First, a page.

Related Links

Related Stories

News

Isle of Man Government progressing offshore energy opportunities

The Isle of Man has selected DONG Energy, Manx Tidal Energy Ltd and Tocardo Tidal Energy Ltd to develop an offshore wind farm and several tidal energy projects.

The Isle of Man Government has taken a further step towards progressing offshore energy opportunities and working with the UK to help meet its renewable energy targets with the announcement of its preferred partners to develop a wind farm and tidal power within the 12-mile limit of its territorial sea.

To that end, the Isle of Man Government has selected DONG Energy, one of the UK’s largest operators of offshore wind farm developments, and Manx Tidal Energy Ltd and Tocardo Tidal Energy Ltd as preferred partners for the development of an offshore wind farm and various tidal power developments, respectively.
 
‘It is encouraging that DONG Energy has been selected as our preferred partner to develop an offshore wind farm in our territorial sea,” said Phil Gawne, Minister for the Isle of Man’s Department of Infrastructure. “DONG Energy is the global market leader in offshore wind farm developments and — with the recent commission of West of Duddon Sands — now operates seven offshore wind farm projects in the UK.”  
 
Manx Tidal Energy Ltd — a fairly new entrant — will partner with a technology company to develop its proposed sites; Tocardo Tidal Energy Ltd, a Dutch company, has installed tidal turbines that have been in operation in Holland for six years.
 
A competitive tender process was undertaken for the award of an agreement for lease of the seabed in the Isle of Man territorial waters for the development of an offshore wind generation project. Note: All the infrastructure costs involved in building and installing the wind farms will be borne by the developer, not the Isle of Man Government.
 
The next steps entail survey work that is expected to begin in 2015 and end in 2017. This will be followed by obtaining the requisite consent from the UK Government, with financial close set for 2019, according to Ken Milne, Senior Manager, Energy Policy, Isle of Man Government. A fully operational offshore wind farm is expected to be in place by 2023, with all of the energy generated to be exported to the UK.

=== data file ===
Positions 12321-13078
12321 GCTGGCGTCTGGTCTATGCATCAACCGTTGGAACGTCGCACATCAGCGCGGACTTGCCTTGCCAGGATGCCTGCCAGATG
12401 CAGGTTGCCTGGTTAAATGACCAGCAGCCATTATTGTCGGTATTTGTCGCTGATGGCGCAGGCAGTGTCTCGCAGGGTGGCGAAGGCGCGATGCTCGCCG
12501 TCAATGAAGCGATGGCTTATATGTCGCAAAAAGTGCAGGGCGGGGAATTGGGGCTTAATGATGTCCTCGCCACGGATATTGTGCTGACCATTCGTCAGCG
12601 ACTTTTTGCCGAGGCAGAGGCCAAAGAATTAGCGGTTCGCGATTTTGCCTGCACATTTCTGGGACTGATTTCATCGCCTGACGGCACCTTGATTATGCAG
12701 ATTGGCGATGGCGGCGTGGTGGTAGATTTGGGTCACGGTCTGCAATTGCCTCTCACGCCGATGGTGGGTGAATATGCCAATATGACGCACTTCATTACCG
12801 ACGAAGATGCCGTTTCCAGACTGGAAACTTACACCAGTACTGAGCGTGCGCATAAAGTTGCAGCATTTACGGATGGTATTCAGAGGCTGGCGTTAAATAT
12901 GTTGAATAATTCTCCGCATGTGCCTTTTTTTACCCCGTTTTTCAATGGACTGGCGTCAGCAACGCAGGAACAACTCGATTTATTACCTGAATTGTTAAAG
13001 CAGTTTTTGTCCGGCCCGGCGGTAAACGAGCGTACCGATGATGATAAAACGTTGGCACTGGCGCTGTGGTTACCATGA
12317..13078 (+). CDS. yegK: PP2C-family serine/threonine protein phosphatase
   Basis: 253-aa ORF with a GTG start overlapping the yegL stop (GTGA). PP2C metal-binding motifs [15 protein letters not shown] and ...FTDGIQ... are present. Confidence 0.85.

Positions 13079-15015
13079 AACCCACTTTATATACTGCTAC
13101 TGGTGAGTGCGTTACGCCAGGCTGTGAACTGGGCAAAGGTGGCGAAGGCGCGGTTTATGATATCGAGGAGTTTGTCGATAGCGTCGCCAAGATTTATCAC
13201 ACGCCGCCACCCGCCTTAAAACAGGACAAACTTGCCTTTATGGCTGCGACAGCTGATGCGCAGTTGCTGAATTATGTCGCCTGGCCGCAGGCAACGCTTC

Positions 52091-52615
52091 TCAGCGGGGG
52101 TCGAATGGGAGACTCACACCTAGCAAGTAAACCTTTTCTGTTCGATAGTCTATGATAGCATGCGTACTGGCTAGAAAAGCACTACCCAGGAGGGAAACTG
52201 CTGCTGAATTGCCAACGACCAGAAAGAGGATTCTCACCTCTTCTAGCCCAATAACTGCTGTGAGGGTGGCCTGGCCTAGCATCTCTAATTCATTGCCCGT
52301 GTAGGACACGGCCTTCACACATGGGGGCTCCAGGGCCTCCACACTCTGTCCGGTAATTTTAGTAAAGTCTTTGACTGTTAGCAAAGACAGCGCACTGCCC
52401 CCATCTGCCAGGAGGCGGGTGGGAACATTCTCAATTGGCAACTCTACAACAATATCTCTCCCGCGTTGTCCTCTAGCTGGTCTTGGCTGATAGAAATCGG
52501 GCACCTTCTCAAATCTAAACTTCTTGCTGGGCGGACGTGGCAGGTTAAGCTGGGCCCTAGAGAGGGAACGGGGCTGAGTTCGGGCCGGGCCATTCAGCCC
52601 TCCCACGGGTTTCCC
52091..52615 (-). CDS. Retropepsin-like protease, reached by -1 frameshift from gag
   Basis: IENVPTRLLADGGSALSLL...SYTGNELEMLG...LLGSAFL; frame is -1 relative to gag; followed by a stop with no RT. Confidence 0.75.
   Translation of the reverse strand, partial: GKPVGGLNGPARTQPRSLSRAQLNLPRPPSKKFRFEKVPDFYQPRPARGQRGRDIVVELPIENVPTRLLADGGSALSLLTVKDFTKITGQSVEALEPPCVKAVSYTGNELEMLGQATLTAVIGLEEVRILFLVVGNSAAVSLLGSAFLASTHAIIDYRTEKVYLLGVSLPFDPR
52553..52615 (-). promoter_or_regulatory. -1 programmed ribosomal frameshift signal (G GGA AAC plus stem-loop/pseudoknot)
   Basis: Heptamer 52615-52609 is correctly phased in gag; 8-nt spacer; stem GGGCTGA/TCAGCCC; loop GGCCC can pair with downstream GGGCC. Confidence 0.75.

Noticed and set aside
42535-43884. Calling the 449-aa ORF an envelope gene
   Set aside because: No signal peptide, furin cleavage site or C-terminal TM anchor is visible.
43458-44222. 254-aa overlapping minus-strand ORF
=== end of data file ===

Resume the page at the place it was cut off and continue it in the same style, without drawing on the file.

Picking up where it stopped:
“The wind farm developer is planning for a 700 MW offshore wind farm,” Milne noted. “That’s enough energy to provide power for 400,000 homes.”
 
The proposed site of the wind farm is off the east coast of the Isle of Man. Regarding the tidal power development, there are three possible sites to be surveyed around the Island at the Point of Ayre, Calf of Man and Castletown. The sites have been selected based on knowledge of existing constraints identified in the Manx Marine Environmental Assessment and location guidance notes. 
 
For both projects, existing constraints such as transport links and fisheries, etc, will be protected in any future energy developments within the Isle of Man’s territorial sea, according to the Isle of Man’s Department of Infrastructure.
 
Potential economic impact
 
According to Laurence Skelly, Minister for Economic Development, the aforementioned projects are essential to the development of the offshore energy hub and represent a key component of the Government’s primary strategies for driving future economic growth. For example, leasing parts of the seabed within Isle of Man waters to offshore wind and tidal developers will not only help the UK meet its ambitious plans for growth of renewable electricity generation, but the plan is also expected to generate at least £5M of revenue per year directly to Government, Skelly noted. This will go a long way, he said, in helping to fund public services while contributing to a lower carbon footprint.
 
“There is also further economic development potential for the Isle of Man, as these offshore installations will require onshore facilities to meet the operation and maintenance of the turbines,” Skelly explained. “We are estimating the creation of around 50-60 operation and maintenance jobs for just one offshore wind farm.”
 
Any future lease would be conditional on the developers obtaining approval and consent through the process outlined in the Guide to Developers for proposed works in the Isle of Man Territorial Sea.

Share this article

More services

 

This article is featured in:
Energy efficiency  •  Energy infrastructure  •  Policy, investment and markets  •  Wave and tidal energy  •  Wind power

 

Comment on this article

You must be registered and logged in to leave a comment about this article.